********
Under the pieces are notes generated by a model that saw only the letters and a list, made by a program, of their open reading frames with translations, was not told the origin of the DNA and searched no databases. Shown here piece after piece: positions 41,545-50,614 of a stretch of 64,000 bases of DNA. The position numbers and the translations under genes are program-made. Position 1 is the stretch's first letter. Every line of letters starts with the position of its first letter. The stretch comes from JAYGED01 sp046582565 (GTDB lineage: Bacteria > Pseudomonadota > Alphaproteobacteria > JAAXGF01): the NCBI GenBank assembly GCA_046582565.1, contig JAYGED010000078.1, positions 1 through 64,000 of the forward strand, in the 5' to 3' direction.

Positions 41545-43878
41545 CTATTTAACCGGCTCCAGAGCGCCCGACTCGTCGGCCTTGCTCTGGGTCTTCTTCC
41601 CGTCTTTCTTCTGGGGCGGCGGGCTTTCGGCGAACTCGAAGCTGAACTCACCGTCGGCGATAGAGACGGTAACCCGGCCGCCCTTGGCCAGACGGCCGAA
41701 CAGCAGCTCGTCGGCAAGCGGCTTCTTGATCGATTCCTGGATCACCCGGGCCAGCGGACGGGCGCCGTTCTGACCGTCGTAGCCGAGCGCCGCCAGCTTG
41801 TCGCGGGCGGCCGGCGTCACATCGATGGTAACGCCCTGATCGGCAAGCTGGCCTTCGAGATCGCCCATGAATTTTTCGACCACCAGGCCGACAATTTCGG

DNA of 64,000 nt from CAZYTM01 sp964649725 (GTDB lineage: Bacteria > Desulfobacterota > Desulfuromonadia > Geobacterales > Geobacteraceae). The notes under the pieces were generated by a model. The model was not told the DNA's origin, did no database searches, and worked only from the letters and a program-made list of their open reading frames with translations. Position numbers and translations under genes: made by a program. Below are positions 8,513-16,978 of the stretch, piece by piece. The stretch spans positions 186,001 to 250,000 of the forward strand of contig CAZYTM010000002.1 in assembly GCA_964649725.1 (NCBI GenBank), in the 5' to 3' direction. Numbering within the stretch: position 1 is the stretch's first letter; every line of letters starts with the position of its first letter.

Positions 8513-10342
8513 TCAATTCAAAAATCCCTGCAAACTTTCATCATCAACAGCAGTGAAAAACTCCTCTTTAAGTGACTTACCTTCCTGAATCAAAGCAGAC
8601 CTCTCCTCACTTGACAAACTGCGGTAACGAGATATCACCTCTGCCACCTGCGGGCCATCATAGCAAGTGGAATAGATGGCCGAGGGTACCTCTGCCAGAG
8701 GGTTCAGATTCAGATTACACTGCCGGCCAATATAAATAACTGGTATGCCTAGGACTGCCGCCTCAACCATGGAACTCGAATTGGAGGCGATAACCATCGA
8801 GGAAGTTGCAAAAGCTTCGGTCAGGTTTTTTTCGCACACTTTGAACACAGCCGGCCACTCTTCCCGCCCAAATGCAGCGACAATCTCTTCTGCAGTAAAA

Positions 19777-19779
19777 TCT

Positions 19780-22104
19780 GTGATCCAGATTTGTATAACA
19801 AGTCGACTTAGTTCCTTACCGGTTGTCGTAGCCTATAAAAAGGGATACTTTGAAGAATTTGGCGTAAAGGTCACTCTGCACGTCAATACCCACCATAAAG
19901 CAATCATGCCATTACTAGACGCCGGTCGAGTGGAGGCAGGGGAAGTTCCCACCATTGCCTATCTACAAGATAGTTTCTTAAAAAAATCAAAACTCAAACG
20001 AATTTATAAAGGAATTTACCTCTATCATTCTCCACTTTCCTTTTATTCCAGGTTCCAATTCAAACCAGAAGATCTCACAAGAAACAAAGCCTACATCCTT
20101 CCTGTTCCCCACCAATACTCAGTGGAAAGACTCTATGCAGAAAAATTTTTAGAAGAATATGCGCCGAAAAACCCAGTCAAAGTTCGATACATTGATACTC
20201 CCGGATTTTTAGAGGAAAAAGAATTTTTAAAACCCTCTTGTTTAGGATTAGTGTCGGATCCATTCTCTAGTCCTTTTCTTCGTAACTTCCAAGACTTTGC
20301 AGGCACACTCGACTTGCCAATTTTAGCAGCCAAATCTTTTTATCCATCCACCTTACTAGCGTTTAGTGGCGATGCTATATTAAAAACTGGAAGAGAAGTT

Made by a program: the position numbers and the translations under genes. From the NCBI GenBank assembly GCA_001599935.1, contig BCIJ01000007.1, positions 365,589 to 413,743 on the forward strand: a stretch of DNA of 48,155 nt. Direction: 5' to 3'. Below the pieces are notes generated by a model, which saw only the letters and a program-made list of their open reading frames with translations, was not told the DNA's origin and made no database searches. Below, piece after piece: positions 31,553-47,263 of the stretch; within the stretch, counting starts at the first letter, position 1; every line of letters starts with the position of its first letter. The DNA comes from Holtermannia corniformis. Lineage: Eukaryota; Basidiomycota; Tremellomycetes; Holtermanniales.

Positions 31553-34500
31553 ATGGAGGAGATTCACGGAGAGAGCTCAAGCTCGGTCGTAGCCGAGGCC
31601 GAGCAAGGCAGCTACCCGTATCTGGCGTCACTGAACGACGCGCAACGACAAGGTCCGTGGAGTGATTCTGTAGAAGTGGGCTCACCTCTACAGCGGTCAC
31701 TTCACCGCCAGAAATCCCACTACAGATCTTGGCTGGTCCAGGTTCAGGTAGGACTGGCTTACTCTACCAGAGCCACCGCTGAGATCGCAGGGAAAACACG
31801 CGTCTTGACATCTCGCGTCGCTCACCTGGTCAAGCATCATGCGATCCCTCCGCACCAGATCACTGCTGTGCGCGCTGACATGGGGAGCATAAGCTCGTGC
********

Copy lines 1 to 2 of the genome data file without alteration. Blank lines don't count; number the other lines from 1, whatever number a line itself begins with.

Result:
Under the pieces are notes generated by a model that saw only the letters and a list, made by a program, of their open reading frames with translations, was not told the origin of the DNA and searched no databases. Shown here piece after piece: positions 41,545-50,614 of a stretch of 64,000 bases of DNA. The position numbers and the translations under genes are program-made. Position 1 is the stretch's first letter. Every line of letters starts with the position of its first letter. The stretch comes from JAYGED01 sp046582565 (GTDB lineage: Bacteria > Pseudomonadota > Alphaproteobacteria > JAAXGF01): the NCBI GenBank assembly GCA_046582565.1, contig JAYGED010000078.1, positions 1 through 64,000 of the forward strand, in the 5' to 3' direction.

Positions 41545-43878